Your First ASP.Net Page
While you can build ASP.Net applications using NotePad and the free .Net framework SDK, life will be much easier if you use advanced development IDE (Integrated development environment) such as Microsoft Visual Studio which we well use most of the time in the ASP.Net tutorials.
The first step is to open your Visual Studio, I am using Visual Studio 2008 here, click File > New > Project and choose Web from the Project Types list under the Visual C# node, notice that you can use other languages like VB.Net for your code behind ASP.Net, browse for the location where you want to save your first application, type HelloWorld in the Name text box, uncheck "Create directory for solution" and click Ok.
Now let's examine our IDE and what Visual Studio has generated for us. First take a look at the Solution Explorer, it is located at the right hand by default. If you by mistake have closed it or any other window we are talking about in this tutorial, don't worry, just click the View menu and you will find them all there!
The solution explorer is what keeps track of all the files in your project. You will see that Visual Studio has generated some files for us! We will examine them one by one in a minute but first let me tell you, in ASP.Net, the code, the ASP and HTML codes are separated in different files. People who worked in the previous version of ASP (which is now called ASP Classic) had to mix all the code in one page which wasn't really a good experience.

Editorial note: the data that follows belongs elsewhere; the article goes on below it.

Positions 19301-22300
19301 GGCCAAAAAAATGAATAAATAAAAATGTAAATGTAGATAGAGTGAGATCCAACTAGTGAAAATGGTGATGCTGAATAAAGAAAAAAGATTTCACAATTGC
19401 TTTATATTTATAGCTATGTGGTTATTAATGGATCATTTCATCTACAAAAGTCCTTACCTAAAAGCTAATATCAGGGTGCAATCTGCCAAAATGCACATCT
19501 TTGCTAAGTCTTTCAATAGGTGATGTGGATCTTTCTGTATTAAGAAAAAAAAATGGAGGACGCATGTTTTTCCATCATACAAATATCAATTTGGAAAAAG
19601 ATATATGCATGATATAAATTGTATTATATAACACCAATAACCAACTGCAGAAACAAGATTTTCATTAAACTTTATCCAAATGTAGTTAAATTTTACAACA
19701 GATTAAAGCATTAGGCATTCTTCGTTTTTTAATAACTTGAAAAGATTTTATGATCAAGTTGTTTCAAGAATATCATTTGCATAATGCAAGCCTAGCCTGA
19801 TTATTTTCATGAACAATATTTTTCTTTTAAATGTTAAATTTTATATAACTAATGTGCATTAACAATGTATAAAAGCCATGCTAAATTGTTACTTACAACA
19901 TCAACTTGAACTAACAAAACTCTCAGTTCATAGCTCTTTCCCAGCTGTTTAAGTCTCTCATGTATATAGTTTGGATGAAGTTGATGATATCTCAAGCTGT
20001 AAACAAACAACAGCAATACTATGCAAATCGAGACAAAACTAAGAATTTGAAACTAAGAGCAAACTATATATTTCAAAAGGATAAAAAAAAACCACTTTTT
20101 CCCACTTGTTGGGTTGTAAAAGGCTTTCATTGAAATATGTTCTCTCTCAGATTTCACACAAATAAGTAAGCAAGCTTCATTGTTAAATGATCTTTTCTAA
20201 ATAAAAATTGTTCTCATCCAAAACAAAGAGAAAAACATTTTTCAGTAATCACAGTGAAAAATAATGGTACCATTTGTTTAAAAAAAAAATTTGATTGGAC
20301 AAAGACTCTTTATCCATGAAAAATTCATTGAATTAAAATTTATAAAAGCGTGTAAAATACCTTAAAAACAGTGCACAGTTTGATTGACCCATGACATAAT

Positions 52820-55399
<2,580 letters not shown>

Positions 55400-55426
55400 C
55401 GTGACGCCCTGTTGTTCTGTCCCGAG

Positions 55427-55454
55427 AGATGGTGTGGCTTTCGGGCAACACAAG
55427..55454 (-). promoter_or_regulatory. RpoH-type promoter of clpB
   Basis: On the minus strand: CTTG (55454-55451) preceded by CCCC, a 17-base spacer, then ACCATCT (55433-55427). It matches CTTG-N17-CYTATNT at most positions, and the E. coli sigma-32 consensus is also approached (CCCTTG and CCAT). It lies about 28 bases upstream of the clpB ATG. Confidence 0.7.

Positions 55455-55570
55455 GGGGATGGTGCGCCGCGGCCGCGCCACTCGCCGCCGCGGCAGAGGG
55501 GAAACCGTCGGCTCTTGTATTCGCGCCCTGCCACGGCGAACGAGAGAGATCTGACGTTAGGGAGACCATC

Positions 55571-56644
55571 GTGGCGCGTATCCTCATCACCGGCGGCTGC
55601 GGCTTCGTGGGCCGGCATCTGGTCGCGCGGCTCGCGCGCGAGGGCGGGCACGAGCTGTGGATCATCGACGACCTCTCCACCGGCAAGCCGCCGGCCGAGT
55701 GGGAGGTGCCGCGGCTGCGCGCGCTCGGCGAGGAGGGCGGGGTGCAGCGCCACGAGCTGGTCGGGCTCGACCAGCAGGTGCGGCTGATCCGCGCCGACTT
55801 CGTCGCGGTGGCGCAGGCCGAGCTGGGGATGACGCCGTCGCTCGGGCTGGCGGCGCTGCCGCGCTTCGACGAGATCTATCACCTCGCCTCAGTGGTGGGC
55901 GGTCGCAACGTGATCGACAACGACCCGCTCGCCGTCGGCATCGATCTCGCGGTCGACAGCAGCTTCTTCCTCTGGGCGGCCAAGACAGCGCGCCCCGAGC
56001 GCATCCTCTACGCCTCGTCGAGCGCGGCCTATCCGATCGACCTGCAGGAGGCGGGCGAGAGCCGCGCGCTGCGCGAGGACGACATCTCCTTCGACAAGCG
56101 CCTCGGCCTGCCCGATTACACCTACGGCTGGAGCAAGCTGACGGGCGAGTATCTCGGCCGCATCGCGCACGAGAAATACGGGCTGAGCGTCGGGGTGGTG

The first page you will see is the Default.aspx which is by default, the default page that the IIS on the server will call first. It's like the "entry" for your web site. If you click the plus sign on the left of the Default.aspx node, you will find another two files: Default.aspx.cs and Default.aspx.designer.cs. Now you must be wondering, why are there three files for one page?
The Default.aspx file has the layout of the page and the Default.aspx.cs has the code or what is called the Code Behind, it's the separation of the code and layout I've told you about, but what about the third file Default.aspx.designer.cs? In the ASP.Net world, every thing is in text files which is great, you can easily find and debug the code that Visual Studio generates for you, this code used to be stored in the same .cs (C Sharp) files in the older versions of .Net which sometimes caused trouble when mixed with the code the developer wrote. Now it's separated in a third file which is Default.aspx.designer.cs. This wasn't possible before "Partial Classes". Every new page you generate will have those two files too by default.
Now let's examine the first file, Default.aspx, double click it in the Solution Explorer and click "Source" located at the bottom of your page. Let's examine the first lines there, that's what you would type if you were using text editor instead of Visual Studio for ASP.Net:
<%@ Page Language="C#" AutoEventWireup="true" CodeBehind="Default.aspx.cs" Inherits="HelloWorld._Default" %> <!DOCTYPE html PUBLIC "-//W3C//DTD XHTML 1.0 Transitional//EN" "http://www.w3.org/TR/xhtml1/DTD/xhtml1-transitional.dtd"> <html xmlns="http://www.w3.org/1999/xhtml"> <head id="Head1" runat="server"> <title></title> </head> <body> <form id="form1" runat="server"> <div> </div> </form> </body> </html>Now look at what's between <%@ and %>: